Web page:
But even for cold-natured me, that’s too warm. To sleep, definitely, but sometimes even to think.

In Plano, we kept our thermostat set at 77 in the summer. It gets expensive trying to keep a 2100+ square-foot house cool in 100 degree weather, and we wanted to keep our electricity bill as low as possible because we had some serious financial goals. So it was usually much warmer in the house than J wanted. Ditto for when we lived in the Tuff Shed.

But our small earth-sheltered house is a lot easier to keep cool in the summer. Since J is fine at 72 and 73, and okay up to 75, our new aim is to keep the house between 73 and 75. For the first time in forever, I don’t feel tired all day long on hot days because the indoor temperature is below 77!

#2: I’m going to try out an allergy mask for a couple of months, wearing it any time I’m going to be outside for more than a couple of minutes. If I stop coughing every time I lie down, and stop sneezing ten times (or more) a day, hallelujah! If not, I’ll give it up and reach down deep in my pockets to pay for an Airwise® air purifier.

We currently have carbon filter (same as the mask I just bought, actually) purifiers that are okay noise-wise, as long we keep the fan no higher than medium. But each of them is only supposed to purify 200 square feet of air, and we only have two but our house is almost 600 square feet. They have definitely brought results, as I report in the video below. But our indoor air obviously is not as clean as it could be.

For twice as much money as we paid for the two current air purifiers, we can get a multi-room Airwise® which makes almost no noise, and which will purify up to 1500 square feet. I know these purifiers work, because I’ve used them in the past. One of them also uses less electricity than one of the carbon-filter purifiers.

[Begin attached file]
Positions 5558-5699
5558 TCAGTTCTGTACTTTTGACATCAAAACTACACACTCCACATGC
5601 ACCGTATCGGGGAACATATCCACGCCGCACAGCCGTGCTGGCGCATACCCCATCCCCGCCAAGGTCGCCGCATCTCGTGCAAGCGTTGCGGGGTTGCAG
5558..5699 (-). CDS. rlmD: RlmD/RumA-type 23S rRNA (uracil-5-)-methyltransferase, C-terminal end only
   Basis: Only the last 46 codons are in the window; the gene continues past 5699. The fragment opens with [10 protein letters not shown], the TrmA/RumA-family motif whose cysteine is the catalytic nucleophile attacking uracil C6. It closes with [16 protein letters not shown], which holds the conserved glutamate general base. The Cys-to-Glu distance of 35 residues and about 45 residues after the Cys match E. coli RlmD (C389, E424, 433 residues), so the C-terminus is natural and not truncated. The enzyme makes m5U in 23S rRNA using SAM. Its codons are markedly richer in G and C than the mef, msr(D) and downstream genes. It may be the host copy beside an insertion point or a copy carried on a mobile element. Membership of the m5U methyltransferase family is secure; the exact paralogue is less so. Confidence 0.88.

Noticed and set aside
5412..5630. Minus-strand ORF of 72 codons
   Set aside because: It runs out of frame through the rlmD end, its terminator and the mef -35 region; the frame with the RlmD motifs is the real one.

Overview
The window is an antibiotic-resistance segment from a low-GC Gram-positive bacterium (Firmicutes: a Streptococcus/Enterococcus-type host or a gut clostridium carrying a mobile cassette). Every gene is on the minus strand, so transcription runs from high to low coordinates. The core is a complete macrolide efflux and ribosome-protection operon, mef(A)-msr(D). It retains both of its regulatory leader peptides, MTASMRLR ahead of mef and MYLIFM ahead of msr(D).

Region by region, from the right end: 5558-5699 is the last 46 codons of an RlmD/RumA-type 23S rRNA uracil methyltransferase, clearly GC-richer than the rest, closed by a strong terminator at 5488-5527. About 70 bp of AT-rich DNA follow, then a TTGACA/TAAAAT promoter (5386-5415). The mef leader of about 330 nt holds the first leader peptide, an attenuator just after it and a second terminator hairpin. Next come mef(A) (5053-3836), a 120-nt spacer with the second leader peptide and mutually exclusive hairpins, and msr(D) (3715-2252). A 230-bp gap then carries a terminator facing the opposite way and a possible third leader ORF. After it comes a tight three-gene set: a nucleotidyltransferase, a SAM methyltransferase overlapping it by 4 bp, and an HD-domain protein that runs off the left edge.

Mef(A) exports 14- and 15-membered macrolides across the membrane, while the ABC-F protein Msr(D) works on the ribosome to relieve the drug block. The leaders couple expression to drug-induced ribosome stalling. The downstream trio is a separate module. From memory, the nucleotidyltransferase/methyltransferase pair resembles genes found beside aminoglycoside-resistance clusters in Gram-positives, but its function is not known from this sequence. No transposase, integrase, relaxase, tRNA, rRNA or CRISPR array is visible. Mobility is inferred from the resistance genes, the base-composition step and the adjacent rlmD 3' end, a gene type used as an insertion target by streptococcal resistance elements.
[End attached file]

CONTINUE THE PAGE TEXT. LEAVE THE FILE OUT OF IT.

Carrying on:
I decided that spending money for the sake of our respiratory health – and perhaps J getting fewer allergy-based headaches – will be worth it.

#3: I’m going to make working outside enjoyable. I already made one decision along these lines when I decided to use the Kratky method to grow most of my annual crops. This will reduce my work in the garden, and thus my time laboring outside in weather of 95+ degrees and 70+% humidity.

I have also committed to working a few minutes several times a day on whatever garden/orchard maintenance tasks I have to do so that chores don’t become overwhelming. This is easy now that, number one, we are unschooling, and number two, we are not frenetically trying to finish out and move into a house.

It’s also a lot easier because I am no longer almost constantly bombarded with negative thoughts that make me feel like a failure, dissuading me from trying to do anything to turn this acreage into our dream homestead.

Adaptation equals happiness?

My Minnesota revelation boils down to this: I can be happy in any climate, if I would just make the right adaptations to suit my personal comfort levels and health.

Well, except maybe at the Arctic Circle, where the natives live in tents in fifty-degree below zero weather and eat mostly meat.

But for where we are now, my epiphany is already proving itself out.